Mechanical and aerospace engineering researcher Andrew Olewnik

Question: How do research scientists express school pride? Answer: Using high-tech tools to write their institution’s name. UB engineer Jonathan Lovell created super-tiny balloons, then used a laser to pop them open in the shape of the interlocking UB (IMAGE 1). Students of Albert Titus, chair of biomedical engineering, used a technique called electron beam lithography to draw a version of the UB seal smaller than the width of a human hair (IMAGE 2). Inserting your institution’s logo into your work isn’t especially common, but it definitely happens, says UB chemist Jason Benedict. Before a recent scientific conference, he used ultraviolet light to scrawl the letters “U” and “B” on a color-changing crystal he synthesized (IMAGE 3). When you’ve made something cool, says Benedict, “you want to write something on it.” Scribbling your name seems a little self-promoting, he adds, but if you use your institution, fellow scientists at a conference might remember that—and you.

IMAGE 1 UB SALVO: Tiny capsules called nanoballoons “fire,” releasing whatever’s inside of them when they’re hit by light. Here, a laser pops a bunch of them open, UB-style. In mice, these nanoballoons have been used to transport anti-cancer drugs to tumors and then release the drugs on demand.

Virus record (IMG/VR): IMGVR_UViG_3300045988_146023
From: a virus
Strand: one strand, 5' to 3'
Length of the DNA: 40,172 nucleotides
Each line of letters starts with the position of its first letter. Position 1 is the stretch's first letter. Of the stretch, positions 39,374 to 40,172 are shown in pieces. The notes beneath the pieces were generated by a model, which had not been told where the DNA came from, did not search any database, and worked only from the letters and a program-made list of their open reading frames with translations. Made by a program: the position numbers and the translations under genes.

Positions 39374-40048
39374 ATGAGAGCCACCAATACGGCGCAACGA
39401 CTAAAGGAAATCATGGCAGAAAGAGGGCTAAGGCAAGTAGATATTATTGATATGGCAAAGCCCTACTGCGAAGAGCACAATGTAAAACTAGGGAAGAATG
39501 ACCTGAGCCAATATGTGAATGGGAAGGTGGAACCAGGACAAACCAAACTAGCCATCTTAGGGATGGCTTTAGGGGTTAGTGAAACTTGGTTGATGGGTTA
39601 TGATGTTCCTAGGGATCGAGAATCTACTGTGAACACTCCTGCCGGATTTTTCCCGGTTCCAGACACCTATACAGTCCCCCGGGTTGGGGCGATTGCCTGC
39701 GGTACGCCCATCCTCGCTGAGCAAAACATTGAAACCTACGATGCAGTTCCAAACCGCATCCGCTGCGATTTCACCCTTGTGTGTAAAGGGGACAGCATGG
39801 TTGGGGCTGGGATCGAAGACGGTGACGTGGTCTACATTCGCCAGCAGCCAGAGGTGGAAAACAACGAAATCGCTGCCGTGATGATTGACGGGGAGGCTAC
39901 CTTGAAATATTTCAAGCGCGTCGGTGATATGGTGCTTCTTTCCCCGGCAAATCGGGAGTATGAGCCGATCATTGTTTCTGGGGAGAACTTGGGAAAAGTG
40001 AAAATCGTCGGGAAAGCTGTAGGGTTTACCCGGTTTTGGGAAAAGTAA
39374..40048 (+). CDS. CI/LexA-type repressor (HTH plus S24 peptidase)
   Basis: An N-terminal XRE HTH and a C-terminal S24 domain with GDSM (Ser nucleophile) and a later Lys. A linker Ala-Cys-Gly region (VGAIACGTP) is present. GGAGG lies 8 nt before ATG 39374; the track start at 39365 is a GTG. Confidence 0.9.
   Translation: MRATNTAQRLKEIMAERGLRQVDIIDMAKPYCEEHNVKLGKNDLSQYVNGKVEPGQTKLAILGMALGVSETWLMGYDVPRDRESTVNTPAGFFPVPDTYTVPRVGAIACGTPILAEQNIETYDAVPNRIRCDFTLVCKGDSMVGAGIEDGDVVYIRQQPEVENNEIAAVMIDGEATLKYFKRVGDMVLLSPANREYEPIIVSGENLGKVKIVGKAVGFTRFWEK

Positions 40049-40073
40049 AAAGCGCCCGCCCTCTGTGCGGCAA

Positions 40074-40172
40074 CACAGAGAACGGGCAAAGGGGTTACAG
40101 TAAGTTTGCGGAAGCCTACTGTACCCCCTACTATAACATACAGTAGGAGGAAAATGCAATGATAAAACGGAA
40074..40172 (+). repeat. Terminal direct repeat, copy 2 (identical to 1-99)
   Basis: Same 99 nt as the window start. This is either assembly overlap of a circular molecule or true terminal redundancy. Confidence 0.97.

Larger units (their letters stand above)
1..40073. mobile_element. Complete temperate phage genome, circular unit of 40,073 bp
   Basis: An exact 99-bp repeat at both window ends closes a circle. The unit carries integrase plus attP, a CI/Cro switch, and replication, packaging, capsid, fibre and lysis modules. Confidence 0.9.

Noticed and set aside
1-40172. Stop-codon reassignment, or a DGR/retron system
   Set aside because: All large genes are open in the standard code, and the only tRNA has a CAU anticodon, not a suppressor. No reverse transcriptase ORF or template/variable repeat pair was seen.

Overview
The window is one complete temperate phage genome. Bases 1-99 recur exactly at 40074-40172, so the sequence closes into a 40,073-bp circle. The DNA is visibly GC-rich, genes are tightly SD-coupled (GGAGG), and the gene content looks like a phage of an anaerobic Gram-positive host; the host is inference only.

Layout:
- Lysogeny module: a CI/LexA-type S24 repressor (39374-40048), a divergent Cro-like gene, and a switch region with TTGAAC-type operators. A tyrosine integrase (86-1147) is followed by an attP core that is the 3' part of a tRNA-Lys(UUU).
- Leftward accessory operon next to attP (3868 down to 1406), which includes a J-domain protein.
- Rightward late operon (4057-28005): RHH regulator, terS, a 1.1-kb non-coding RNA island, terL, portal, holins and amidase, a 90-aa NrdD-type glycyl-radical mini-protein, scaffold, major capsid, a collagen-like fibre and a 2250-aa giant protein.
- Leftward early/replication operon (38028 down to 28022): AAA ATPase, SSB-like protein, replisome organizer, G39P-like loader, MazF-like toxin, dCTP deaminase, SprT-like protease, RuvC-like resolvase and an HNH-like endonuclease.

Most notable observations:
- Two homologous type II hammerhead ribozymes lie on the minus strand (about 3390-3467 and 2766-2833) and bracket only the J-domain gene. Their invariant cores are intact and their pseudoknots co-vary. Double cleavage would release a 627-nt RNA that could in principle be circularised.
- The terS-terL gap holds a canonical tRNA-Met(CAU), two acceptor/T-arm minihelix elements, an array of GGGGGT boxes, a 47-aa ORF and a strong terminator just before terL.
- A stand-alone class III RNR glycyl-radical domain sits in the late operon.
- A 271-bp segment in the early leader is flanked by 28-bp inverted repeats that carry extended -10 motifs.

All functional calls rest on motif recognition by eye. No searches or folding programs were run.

IMAGE 3 The finest human hair measures 17 μm across

IMAGE 2 MINI WRITING, BIG PRIDE: Students made this UB seal by using an intense beam of electrons like a pencil to draw on film. Called electron-beam lithography, the technique is ideal for fabricating microscopic structures. The seal is about 11.5 micrometers across.

Under ultraviolet light, this crystal blushes, going from colorless to red. Crystals like these could one day form the basis of sponges whose color, pore size and electronic properties shift on demand—qualities useful for sopping up spilled oil, greenhouse gases and other chemicals.


UB seal measures approximately 11.5 μm across


Tweetable: Robots on construction sites! UB architects and

engineers are building an automaton that can carry heavy bricks or stones to masons at work. At Buffalo WINTER 2015


O B J E C T O L O G Y By Julie Wesolowski

A Woman, a Pipe and a Lot of Local History

The outstanding collection of local artifacts at the Marian E. White Research Museum reflects the relentless dedication of its namesake

Nestled inside the labyrinth-like Ellicott Complex on UB’s North Campus is a museum that houses arguably more indigenous artifacts from Western New York than anyplace else in the world. Many of the ceramic, stone and bone items that make up the collection were acquired by the museum’s namesake, UB anthropology professor Marian White (1921-1975).